by DIANE KARPMAN
The recent Feldsott case is significant because a lawyer prevailed and was fully exonerated at the State Bar Court and the court clarified significant issues involving lawyers' liens.
In Feldsott (Review Dept. 1997) 3 Cal. State Bar Ct. Rptr. 754, the Office of Enforcement (prosecutors) charged the lawyer with one count of violating Rule of Professional Conduct 4-100(B)(4), which requires that the lawyer promptly pay, in response to a request of the client, any funds in possession of the lawyer that the client was entitled to receive.
Prosecutors asserted that where a settlement check is received for the benefit of the client, made out to both the lawyer and the client, the lawyer must endorse the draft and tender payment to the client, no matter what.
In Feldsott, the lawyer was substituted out of the case and filed notice of an attorney's lien. The initial lien was consented to by the client in the fee agreement and the lawyer claimed $5,000 in fees, although his time records showed that he was owed $9,000. The case settled for $26,500. The draft was issued to the client, the second lawyer and Mr. Feldsott. In reliance upon the Matter of Kaplan (1993) 2 Cal State Bar Ct. Rptr. 509, the second lawyer and his client demanded that Feldsott endorse the draft. Gosh, it seems as if not every attorney-client relationship is made in heaven.
Feldsott reasonably and in good faith offered three alternative methods of handling the problem. He suggested that the carrier issue two checks, one to the client and one to him, to be held by the State Bar until the dispute was resolved; that the funds be placed in an account requiring two signatures or in a blocked account; or finally, that they submit to binding fee arbitration. None of these solutions was acceptable to the miserly client, who was seeing a flashing light saying "windfall." The client went as far as to bring a malpractice action against Feldsott, who filed a cross-complaint for $5,000.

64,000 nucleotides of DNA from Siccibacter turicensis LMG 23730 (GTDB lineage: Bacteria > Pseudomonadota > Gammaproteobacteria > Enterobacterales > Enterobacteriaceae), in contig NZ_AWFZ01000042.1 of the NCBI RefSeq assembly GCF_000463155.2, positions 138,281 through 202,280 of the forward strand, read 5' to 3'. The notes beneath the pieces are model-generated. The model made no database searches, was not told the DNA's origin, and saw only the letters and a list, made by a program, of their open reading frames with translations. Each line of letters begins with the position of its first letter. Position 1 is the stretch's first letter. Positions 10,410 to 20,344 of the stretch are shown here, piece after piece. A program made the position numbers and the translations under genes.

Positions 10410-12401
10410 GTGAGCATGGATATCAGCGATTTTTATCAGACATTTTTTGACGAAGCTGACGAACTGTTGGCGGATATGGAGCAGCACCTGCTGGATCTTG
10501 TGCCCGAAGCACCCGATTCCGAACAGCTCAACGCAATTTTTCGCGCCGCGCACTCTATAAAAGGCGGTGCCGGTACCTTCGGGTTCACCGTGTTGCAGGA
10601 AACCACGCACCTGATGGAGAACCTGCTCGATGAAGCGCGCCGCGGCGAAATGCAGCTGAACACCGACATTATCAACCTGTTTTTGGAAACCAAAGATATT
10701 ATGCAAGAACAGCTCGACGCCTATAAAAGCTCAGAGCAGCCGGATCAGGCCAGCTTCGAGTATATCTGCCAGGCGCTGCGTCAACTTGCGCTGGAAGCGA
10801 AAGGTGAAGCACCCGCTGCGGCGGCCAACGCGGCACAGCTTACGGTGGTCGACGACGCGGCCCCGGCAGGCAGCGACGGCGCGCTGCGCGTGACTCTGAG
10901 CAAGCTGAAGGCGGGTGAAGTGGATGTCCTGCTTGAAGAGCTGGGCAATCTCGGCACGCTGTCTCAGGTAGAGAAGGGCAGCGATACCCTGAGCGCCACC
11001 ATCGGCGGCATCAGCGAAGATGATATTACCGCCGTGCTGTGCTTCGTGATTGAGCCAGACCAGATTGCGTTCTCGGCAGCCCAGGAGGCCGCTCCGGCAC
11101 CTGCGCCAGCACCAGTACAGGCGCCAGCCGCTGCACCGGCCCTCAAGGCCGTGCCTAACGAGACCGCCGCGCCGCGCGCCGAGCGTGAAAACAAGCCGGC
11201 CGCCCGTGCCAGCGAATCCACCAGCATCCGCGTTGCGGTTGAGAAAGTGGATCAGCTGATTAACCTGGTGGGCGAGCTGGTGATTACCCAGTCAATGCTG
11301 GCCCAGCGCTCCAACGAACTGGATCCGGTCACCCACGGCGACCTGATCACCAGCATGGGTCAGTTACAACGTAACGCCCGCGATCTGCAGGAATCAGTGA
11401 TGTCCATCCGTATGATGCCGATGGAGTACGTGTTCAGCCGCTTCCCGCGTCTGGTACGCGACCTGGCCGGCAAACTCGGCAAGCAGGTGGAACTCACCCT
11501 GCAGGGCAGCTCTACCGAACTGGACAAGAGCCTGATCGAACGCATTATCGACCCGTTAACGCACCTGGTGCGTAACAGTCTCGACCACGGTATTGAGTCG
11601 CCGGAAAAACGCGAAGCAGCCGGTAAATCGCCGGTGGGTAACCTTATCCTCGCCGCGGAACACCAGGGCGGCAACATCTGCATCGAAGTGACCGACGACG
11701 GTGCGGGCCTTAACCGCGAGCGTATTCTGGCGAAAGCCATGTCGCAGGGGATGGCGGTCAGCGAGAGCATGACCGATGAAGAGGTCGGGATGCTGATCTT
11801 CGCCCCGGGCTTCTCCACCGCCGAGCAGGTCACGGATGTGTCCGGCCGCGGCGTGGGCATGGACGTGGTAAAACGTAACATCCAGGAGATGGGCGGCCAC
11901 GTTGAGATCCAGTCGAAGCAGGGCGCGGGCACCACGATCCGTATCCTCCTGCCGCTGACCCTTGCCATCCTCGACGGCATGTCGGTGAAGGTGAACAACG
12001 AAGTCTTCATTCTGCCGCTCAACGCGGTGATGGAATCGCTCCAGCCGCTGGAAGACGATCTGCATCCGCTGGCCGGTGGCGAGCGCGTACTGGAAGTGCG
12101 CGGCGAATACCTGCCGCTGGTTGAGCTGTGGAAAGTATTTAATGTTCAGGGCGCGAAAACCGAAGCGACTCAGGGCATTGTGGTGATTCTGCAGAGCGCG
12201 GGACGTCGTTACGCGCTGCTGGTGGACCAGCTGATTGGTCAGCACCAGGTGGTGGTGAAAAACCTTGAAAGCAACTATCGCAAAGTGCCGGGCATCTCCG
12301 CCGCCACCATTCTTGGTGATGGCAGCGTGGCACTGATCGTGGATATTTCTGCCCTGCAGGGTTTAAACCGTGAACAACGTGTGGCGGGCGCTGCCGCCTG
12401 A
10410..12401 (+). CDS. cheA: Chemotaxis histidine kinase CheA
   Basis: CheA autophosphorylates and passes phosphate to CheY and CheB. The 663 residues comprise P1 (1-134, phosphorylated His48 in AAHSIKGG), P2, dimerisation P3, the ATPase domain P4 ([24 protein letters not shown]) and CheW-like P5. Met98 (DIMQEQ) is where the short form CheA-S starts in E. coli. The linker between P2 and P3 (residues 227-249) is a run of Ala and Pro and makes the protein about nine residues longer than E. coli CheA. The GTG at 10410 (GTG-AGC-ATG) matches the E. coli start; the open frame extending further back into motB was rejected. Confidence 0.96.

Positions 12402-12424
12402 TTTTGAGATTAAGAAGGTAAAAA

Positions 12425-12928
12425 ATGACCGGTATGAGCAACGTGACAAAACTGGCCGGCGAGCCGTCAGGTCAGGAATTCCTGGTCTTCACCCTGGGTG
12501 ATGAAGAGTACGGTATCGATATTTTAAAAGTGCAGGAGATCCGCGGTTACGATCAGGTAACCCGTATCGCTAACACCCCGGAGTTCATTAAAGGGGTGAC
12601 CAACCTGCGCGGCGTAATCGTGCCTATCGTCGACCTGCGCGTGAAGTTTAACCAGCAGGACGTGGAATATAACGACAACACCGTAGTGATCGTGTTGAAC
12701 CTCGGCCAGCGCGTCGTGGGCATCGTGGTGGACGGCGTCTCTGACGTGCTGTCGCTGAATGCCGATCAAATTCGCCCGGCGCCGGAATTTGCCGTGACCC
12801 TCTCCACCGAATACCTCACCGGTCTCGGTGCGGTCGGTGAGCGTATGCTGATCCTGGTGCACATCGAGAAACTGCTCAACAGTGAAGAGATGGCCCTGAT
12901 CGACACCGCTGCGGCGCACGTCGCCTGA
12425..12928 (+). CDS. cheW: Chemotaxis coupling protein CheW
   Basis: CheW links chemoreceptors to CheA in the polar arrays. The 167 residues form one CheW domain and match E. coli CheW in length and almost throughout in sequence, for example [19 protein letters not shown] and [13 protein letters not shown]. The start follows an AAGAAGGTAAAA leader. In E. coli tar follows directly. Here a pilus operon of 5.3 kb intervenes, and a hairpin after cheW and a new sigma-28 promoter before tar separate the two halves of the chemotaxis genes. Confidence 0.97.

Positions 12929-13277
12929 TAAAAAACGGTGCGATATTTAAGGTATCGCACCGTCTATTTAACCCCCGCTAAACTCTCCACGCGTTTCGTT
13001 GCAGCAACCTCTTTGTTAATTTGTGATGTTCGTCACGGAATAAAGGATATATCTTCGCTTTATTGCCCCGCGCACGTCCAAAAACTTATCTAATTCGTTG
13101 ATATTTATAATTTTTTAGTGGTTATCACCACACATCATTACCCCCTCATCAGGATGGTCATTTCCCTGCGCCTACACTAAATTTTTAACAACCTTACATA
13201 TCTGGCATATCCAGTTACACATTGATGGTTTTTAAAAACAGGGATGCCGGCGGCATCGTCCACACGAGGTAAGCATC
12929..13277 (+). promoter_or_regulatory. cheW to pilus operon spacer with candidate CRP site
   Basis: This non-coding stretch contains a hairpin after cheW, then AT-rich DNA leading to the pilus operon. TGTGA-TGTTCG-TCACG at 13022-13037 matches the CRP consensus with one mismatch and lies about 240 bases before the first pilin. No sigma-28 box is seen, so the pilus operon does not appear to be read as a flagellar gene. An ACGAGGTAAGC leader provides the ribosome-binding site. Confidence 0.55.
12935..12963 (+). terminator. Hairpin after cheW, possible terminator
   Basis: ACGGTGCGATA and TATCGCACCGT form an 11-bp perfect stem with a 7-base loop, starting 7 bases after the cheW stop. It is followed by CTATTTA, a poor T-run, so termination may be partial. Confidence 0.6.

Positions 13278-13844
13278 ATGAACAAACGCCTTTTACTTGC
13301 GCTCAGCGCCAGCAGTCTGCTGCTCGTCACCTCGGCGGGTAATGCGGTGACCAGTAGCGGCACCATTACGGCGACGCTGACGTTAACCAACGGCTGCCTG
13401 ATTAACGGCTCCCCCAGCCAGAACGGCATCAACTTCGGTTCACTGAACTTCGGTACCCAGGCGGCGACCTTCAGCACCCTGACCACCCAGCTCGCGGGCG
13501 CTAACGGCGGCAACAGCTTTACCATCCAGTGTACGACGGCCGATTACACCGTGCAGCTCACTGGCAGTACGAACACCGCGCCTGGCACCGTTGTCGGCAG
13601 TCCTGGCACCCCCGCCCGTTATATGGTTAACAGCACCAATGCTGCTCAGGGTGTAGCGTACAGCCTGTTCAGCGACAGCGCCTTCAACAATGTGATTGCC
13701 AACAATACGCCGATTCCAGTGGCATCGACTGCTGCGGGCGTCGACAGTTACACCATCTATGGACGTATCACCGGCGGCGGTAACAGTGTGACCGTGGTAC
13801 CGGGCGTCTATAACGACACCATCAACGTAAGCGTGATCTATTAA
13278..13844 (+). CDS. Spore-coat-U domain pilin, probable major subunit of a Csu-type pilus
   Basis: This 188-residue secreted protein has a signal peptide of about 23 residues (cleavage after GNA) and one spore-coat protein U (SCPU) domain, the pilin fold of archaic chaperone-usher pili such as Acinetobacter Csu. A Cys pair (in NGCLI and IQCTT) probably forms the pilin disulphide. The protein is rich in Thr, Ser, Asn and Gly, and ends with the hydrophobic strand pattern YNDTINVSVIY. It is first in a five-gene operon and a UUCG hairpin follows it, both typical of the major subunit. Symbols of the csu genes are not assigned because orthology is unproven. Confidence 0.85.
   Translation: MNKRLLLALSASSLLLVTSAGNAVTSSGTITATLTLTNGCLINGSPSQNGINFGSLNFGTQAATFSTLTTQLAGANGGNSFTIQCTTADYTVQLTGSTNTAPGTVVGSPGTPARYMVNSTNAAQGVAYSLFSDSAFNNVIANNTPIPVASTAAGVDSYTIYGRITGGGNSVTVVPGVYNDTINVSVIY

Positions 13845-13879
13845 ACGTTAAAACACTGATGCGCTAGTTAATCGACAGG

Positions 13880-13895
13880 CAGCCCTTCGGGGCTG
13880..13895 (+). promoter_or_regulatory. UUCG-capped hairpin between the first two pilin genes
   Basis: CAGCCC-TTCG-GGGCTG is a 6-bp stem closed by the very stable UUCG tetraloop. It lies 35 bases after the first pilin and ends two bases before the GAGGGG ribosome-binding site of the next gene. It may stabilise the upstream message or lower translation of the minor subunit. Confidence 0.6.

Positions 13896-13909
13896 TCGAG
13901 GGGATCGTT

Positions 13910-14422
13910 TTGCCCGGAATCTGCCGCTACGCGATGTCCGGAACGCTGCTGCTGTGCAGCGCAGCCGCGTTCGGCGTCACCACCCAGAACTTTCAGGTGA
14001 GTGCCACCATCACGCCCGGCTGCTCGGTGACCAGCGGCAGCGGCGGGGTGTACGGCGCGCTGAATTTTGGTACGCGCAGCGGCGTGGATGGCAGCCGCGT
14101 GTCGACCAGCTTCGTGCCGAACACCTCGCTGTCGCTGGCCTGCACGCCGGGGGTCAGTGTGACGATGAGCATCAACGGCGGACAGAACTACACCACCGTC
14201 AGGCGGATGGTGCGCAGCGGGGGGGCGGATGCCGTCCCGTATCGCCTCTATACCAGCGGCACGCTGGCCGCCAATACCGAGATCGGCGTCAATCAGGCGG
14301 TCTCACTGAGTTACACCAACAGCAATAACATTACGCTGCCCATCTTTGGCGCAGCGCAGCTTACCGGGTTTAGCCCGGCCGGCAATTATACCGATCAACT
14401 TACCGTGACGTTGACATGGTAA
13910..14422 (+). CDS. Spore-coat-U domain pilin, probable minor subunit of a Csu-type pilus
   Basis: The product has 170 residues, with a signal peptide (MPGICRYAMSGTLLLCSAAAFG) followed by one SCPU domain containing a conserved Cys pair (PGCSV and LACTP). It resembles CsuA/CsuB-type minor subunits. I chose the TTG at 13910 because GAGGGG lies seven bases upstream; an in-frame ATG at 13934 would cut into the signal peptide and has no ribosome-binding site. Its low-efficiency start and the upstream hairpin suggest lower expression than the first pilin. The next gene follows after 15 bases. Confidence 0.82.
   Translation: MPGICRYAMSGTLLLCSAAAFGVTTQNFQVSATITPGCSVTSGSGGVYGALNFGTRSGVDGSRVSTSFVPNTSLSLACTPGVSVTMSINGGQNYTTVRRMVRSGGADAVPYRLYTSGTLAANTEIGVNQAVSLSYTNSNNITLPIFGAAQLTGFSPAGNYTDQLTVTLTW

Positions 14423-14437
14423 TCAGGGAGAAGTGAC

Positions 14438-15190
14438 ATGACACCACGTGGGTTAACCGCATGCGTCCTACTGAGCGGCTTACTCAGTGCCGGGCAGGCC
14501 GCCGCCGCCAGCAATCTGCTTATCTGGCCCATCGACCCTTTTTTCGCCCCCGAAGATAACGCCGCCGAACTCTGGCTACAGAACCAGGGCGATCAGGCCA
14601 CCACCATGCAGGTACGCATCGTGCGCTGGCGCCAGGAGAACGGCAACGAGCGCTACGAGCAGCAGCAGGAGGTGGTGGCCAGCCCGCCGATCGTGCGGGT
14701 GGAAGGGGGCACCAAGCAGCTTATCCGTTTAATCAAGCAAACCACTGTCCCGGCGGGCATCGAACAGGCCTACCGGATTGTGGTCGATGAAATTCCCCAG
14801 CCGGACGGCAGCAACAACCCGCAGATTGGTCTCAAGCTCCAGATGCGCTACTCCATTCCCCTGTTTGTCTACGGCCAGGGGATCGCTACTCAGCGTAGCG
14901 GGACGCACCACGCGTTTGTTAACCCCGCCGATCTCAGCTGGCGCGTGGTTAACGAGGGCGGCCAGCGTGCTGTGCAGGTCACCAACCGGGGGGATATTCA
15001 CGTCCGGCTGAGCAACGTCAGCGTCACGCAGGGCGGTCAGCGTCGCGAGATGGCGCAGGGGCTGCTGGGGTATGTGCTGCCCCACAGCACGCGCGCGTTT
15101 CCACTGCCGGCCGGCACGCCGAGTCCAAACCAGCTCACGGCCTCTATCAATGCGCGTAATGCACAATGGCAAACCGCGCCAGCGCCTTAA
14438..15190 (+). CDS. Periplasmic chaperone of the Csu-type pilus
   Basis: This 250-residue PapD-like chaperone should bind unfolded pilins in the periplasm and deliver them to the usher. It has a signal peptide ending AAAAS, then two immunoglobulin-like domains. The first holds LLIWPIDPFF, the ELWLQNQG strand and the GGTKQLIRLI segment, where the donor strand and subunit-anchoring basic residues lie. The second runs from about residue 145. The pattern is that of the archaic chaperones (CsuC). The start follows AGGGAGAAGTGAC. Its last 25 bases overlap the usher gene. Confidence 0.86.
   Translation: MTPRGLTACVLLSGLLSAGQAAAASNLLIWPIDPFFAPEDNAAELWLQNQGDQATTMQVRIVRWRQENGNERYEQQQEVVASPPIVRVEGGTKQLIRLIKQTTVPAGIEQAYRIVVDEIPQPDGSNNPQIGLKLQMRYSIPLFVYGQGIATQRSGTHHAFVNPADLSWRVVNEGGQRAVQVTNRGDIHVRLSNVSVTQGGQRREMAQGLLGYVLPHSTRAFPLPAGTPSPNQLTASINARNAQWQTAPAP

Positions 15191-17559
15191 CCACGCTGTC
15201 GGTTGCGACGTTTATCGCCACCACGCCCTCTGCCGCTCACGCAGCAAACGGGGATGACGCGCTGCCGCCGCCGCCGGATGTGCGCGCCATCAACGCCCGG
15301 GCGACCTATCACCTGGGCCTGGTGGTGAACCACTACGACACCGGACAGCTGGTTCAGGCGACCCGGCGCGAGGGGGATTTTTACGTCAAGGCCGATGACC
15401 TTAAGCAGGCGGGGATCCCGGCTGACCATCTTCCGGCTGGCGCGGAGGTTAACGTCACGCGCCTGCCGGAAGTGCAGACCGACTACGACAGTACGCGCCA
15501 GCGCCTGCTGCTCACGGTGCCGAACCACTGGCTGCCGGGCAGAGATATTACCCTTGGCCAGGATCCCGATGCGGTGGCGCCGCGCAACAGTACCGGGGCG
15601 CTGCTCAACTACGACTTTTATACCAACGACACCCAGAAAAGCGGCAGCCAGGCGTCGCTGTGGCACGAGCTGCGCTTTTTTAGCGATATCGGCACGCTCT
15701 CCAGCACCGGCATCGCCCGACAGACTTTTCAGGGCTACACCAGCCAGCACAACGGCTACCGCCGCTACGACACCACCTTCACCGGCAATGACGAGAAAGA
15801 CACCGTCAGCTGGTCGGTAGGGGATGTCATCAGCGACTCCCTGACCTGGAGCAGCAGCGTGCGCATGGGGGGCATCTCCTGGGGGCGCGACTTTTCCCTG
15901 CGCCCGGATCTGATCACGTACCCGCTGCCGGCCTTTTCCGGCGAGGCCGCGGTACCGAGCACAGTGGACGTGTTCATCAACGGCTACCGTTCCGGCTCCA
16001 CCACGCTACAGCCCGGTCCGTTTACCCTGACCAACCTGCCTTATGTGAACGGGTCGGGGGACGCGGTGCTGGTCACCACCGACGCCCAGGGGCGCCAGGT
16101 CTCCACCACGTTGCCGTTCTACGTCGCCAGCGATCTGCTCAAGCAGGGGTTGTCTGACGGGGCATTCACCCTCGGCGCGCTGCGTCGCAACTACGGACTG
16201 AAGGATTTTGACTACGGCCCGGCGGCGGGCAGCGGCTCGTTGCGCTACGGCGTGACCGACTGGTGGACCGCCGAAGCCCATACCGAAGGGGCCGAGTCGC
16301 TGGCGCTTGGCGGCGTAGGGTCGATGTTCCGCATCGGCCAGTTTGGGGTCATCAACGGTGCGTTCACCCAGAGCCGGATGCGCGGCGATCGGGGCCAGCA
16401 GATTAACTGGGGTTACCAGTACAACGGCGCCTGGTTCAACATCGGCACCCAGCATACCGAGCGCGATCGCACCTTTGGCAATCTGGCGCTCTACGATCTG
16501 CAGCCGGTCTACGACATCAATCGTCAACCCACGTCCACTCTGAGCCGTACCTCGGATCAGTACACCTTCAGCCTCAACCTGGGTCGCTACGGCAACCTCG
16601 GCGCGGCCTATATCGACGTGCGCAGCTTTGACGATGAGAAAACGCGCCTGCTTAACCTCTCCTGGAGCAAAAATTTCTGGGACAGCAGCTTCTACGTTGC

Significantly, at all times, Feldsott was willing to release the funds indisputably due to the client. This is very important because it showed that Feldsott was not impeding his client's realization of the settlement, but merely protecting his lien rights according to the original fee agreement.
The Review Department of the State Bar Court reaffirmed that lawyers have continuing fiduciary duties to clients that may extend beyond closing the file. They found, however, that the assertion of a lawyer's lien for fees, if it is in good faith and not excessive, can justify a lawyer's refusal to endorse a client's settlement check.
And the moral of the story? Well, it isn't the fact that the client was nasty, vindictive and mean-spirited, but that the lawyer didn't lose it, or fly off the handle, and demonstrated civility and professionalism in asserting his lien for services rendered.
Diane Karpman of Los Angeles represents attorneys at the State Bar and is an expert witness in legal malpractice, conflicts of interest and partnership dissolutions.